I’m going to Wrigley Field on Friday for the Pirates-Cubs game. Assuming that the upcoming renovation would spell their doom, I had planned to say goodbye to the Wrigley urinal troughs when I was there. For, whatever you may think of them, the ones in Wrigley are likely the last of their kind in Major League Baseball ballparks.
But wait! Via Bleed Cubbie Blue, we learn that they are to be saved!
“For the last several years, we have basically undertaken a number of focus groups and surveys among fans as we’ve looked to put together our plan to restore and improve the stadium,” Green said. “What we found is that our male fans have no problems with the communal nature of the troughs, cheek to cheek if you will. It’s part of enjoying the game.”
Focus groups: way worse than urinal troughs, generally speaking, but in this case the preservers of history. And culture. And whatever else you may call urinal troughs.
BCB’s Al Yellon provides the context as well as a recent photo of said troughs. You know, for science. I’m sure that was what Al told the security folks at Wrigley as he snapped the photo in the men’s room anyway. And thank God for his work in this regard.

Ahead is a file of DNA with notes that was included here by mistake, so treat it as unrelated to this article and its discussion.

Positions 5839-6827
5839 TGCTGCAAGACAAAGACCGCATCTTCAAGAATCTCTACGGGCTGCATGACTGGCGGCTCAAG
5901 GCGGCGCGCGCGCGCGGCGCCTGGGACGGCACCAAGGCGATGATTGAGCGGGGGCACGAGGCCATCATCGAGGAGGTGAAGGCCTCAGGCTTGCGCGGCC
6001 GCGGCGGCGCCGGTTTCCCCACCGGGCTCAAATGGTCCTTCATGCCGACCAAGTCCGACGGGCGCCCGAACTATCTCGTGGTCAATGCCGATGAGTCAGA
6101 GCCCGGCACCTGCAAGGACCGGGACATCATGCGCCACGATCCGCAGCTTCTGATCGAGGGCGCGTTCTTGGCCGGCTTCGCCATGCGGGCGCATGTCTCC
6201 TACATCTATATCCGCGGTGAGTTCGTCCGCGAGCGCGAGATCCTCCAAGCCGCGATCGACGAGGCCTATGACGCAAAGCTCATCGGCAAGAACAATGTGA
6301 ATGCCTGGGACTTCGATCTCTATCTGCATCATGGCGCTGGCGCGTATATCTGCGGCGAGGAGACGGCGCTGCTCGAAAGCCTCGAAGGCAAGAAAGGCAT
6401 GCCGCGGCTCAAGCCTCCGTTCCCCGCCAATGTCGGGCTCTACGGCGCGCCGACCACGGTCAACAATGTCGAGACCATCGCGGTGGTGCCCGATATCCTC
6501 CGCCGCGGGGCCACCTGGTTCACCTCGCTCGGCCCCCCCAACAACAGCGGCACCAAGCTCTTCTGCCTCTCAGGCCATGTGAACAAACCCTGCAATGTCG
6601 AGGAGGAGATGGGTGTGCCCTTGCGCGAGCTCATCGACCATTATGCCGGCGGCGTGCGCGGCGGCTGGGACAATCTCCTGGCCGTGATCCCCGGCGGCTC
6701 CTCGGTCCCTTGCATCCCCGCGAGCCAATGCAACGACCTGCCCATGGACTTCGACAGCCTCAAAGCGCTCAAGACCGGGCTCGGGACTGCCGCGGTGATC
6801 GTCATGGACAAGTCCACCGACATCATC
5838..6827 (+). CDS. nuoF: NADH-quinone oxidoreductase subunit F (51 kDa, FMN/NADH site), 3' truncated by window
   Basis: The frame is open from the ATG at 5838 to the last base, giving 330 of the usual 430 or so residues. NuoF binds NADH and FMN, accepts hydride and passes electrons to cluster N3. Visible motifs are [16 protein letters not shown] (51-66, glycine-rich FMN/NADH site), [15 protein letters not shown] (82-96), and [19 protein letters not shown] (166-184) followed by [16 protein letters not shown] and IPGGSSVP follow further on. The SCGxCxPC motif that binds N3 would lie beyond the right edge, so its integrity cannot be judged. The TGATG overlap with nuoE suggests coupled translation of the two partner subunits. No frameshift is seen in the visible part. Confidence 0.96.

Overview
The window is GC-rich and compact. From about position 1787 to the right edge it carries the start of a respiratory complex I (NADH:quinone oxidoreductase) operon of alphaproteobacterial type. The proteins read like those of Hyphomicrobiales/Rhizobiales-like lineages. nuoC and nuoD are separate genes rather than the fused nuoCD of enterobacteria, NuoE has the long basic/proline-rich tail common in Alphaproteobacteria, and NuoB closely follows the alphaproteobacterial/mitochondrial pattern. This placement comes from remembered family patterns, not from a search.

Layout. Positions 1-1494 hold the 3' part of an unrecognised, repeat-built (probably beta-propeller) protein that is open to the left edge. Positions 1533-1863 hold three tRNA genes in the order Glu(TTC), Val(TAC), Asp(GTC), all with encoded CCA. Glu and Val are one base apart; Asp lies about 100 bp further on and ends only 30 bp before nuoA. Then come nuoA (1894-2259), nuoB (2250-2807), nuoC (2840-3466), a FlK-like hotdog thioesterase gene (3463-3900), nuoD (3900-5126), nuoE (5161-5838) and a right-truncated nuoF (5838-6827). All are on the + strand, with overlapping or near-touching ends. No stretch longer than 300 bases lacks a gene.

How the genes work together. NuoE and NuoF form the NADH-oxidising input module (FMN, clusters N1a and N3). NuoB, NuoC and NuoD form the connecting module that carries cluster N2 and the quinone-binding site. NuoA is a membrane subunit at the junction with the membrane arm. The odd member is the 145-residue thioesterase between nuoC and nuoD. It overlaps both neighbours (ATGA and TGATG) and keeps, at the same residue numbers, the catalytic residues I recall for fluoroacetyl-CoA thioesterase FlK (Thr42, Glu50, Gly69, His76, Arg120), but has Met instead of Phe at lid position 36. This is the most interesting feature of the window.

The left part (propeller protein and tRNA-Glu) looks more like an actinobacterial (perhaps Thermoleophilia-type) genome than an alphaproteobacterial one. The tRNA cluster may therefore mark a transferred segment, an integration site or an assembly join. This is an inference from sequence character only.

Twins senior director of communications Dustin Morse announced that the Twins will honor former C/1B Joe Mauer by retiring his uniform number 7. Mauer announced his retirement from baseball on November 9.
Mauer will join Harmon Killebrew (No. 3), Tony Oliva (No. 6), Tom Kelly (No. 10), Kent Hrbek (No. 14), Rod Carew (No. 29), Kirby Pucket (No. 34), and Bert Blyleven (No. 28) as Twins to have their numbers retired.
Mauer, 35, spent 15 seasons in the majors, all with the Twins. He posted a career .306/.388/.439 triple-slash line with 143 home runs and 923 RBI. He won the AL MVP Award in 2009, won the batting title three times, earned three Gold Gloves and five Silver Sluggers, and made the AL All-Star team six times. Sadly, his career was limited due to injuries, including a concussion that caused him to move from catcher to first base.
Five years from now, Mauer will appear on the Hall of Fame ballot. There will certainly be some arguments for and against his candidacy. He retired with 55.1 career Wins Above Replacement, according to Baseball Reference, which definitely puts him in the conversation. But, as always, there’s never a consensus.